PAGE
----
It granulates more easily than any other color I’ve ever used, even on hot-pressed smooth paper. I like granulation, and often find it difficult to get as much as I want. That won’t be a problem with YinMn.
It is dull, more similar to the intensity (not necessarily the color) of an Indanthrene Blue, Cobalt Blue Deep, or Indigo Blue. I like the mixes that it makes. Misty mornings, dark waters, stony textures, dusk … I can think of lots of reasons to reach for this color.
If it ever gets cheaper, I’ll definitely add it to my palette. A 5 ml tube allows for quite a few paintings. I’ll see how I feel once it’s gone, and how difficult it is to find, and I might pay the higher cost again. That said, I wouldn’t call it a must-have color.
Pigment colors have characteristics, not just color. Some might look pebbly or extra smooth. Some might flow more easily than others. Some might be bright where others are dull. These are the properties of a color and terminology has been created to help you identify them. Of course, if you don’t know the meaning, they can confuse rather than help.
Masstone: The color of the pigment fresh from the tube, with little to no water added.
Pigment Index Number: Pigments are assigned internationally recognized color index numbers. The P = Pigment. Then comes the code that indicates the color group: PB=Blue, PBk=Black, PBr =Brown, P=Green, PM=Metal, PO=Orange, PR=Red, PV=Violet, PW=White, PY=Yellow. Not all colors are assigned Pigment index numbers.
Lightfastness: the degree to which a color will fade in daylight.
Transparency/opacity: the degree to which lines or other colors can show through the paint. Transparent would be like colored glass, while opaque completely covers what lies below. Semi-transparent or semi-opaque means it falls somewhere in-between.
Granulation: that pebbly look that some paints get, caused because larger particles settle into the paper while smaller particles float on top.
Staining strength: some colors literally dye the paper forever. Others can be lifted away to some degree. Lifting while the paint is still wet usually works best, especially with highly staining colors. It is rare to get all the way back to the color of the paper.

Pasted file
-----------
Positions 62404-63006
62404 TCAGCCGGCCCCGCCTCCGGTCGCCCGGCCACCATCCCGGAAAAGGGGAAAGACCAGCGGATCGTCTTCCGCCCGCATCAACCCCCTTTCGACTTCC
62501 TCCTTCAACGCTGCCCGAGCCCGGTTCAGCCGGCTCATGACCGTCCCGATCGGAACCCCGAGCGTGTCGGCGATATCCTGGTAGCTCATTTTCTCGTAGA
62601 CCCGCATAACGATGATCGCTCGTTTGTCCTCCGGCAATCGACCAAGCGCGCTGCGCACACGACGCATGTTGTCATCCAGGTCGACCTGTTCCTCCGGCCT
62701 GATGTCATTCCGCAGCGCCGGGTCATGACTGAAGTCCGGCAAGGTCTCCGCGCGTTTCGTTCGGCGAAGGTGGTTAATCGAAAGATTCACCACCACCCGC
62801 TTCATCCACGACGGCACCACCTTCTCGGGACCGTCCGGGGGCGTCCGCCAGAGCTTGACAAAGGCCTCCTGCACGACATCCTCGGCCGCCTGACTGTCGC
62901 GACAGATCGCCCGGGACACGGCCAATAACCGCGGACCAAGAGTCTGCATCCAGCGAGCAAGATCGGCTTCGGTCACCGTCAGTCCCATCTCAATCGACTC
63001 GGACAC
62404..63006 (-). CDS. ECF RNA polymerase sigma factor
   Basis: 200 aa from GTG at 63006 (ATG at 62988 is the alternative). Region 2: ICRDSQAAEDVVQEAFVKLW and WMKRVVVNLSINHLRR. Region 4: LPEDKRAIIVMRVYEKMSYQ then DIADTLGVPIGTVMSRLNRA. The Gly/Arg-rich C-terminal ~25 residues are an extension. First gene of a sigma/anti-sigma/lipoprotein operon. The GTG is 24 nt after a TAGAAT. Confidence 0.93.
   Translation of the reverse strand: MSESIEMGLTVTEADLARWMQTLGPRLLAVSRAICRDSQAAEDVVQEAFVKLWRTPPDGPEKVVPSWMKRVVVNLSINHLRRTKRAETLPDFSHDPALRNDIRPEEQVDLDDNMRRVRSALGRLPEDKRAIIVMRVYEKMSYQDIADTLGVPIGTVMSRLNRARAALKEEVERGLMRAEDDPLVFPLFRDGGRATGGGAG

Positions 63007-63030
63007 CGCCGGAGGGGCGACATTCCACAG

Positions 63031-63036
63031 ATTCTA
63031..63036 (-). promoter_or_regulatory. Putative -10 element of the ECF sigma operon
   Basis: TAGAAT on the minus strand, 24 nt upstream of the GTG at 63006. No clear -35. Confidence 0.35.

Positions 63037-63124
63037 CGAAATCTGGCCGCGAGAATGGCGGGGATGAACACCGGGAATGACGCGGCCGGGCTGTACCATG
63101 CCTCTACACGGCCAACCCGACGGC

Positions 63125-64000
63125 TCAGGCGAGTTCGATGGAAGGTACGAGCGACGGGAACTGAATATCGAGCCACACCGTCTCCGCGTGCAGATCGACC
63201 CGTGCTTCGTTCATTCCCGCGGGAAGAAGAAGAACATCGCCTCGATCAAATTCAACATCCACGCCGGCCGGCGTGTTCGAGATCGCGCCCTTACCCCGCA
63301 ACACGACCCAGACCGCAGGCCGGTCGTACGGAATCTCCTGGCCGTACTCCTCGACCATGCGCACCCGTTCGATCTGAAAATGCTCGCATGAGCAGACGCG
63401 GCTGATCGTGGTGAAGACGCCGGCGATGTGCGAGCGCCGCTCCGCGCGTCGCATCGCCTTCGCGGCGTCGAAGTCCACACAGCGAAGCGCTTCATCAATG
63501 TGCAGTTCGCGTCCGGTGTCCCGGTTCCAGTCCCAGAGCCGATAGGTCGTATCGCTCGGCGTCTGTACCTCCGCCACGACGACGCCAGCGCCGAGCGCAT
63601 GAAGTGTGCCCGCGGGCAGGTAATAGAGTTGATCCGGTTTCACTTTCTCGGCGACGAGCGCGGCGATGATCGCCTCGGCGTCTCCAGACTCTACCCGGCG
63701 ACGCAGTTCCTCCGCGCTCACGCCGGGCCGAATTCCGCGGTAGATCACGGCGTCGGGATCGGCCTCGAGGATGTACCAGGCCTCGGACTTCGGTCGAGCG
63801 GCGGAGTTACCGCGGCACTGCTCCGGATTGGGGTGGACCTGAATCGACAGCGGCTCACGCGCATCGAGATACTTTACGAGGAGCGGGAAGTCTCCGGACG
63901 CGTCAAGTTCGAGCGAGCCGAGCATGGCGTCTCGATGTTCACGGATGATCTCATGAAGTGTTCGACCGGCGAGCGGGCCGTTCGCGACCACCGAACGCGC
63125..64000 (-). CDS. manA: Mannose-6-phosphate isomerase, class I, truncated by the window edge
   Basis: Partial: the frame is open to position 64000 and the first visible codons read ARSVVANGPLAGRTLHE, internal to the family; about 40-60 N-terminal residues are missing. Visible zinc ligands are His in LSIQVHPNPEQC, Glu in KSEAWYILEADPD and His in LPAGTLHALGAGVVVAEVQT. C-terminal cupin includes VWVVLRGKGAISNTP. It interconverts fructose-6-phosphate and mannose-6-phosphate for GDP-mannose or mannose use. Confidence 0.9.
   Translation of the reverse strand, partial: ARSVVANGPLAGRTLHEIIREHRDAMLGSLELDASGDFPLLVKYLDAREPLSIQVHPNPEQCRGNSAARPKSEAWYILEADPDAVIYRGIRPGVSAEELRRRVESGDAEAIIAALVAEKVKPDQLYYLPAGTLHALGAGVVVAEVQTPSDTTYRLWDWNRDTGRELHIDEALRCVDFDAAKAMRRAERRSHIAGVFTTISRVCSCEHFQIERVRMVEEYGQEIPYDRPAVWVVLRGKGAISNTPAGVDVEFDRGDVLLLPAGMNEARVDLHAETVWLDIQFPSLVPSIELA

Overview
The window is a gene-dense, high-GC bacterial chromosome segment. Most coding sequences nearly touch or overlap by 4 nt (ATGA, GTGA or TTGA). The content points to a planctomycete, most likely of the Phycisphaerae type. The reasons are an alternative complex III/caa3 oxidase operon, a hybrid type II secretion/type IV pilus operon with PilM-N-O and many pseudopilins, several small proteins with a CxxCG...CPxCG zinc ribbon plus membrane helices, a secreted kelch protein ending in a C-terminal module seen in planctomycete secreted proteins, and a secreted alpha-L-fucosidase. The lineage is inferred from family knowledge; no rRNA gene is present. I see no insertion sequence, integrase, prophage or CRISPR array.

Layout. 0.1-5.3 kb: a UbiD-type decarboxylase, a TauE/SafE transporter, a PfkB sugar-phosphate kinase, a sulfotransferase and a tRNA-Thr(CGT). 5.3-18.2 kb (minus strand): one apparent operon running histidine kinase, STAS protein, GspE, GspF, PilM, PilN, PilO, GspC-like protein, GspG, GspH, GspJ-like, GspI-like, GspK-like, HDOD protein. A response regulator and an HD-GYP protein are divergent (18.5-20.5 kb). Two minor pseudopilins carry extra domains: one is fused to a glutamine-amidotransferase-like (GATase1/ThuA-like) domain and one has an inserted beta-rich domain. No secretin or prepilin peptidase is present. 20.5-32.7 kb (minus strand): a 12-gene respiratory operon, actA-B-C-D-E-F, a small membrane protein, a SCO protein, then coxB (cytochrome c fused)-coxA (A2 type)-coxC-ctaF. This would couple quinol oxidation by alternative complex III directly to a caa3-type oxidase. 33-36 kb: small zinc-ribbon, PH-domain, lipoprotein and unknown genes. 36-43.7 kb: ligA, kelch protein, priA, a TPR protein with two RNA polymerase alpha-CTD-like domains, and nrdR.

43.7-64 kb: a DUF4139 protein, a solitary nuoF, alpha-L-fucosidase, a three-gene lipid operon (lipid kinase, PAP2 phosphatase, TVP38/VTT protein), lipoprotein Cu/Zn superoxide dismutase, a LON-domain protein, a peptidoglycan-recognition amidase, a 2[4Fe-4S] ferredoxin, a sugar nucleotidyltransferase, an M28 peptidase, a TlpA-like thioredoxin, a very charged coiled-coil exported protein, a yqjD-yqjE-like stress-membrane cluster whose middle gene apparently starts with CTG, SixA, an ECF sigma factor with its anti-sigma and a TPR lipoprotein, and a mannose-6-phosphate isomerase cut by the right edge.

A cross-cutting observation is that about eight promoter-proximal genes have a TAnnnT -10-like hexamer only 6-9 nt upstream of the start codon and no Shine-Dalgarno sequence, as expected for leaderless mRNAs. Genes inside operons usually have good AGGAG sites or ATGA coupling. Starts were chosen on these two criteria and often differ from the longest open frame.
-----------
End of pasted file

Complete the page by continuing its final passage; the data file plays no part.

Intensity/chroma/saturation: The brightness or dullness of a color. Intensity can also refer to the purity of a hue, but I’m using it here to indicate bright or dull.
Temperature: whether a color makes you think of hot or cool. Yellow is considered hottest, then red. Blue is the coolest, then green.
- A yellow tending toward orange would be the warmest yellow. A yellow tending toward green would be the coolest yellow.
- A red tending toward yellow would be the warmest red. A red tending toward blue would be the coolest red.
- A blue tending toward red would be the warmest blue. A blue tending toward green would be the coolest blue.
Note that many people disagree on how warm or cool a color is, especially with the blues. The colors around it can affect how warm or cool a color appears.
Tooth: When you run your fingers over the surface of watercolor paper, you should feel texture, sometimes gritty, sometimes wavy, sometimes like tiny hills and valleys. This may be easily seen, or you may have to hold the paper at an angle to see it. The different types of surfaces are given specific names. Cold-pressed is the most common.
Cold-pressed/Hot-pressed/Rough: The texture of a paper varies according to the way it is made. There is no real standard, so a paper by one company may be called hot-pressed, while another would call it cold-pressed. Generally, hot-pressed is smooth with a hint of tooth, great for detail, while cold-pressed has more ‘tooth’ – higher points and lower points. Cold-pressed is the most commonly used watercolor paper.
Glaze/Glazing: Painting a thin layer of watercolor over a layer(s) of watercolor that has already dried.
- QoR YinMn Blue
- QoR Mini Half Pan Watercolor Palette
- Hahnemühle Cézanne Hot-Pressed Watercolor Paper
- Hahnemühle Cézanne Cold-Pressed Watercolor Paper
- Hahnemühle Watercolour Cold Pressed Postcards in Metal Tin
- Princeton Aqua Elite NextGen Artist Brush Synthetic Kolinsky Sable Round-Size 10
Disclaimer: I bought this tube of QoR YinMn Blue watercolor to satisfy my own curiosity. I received no other considerations, though this post may contain affiliate links which help support Doodlewash. As always, all opinions expressed are my own.Recommended3 recommendationsPublished in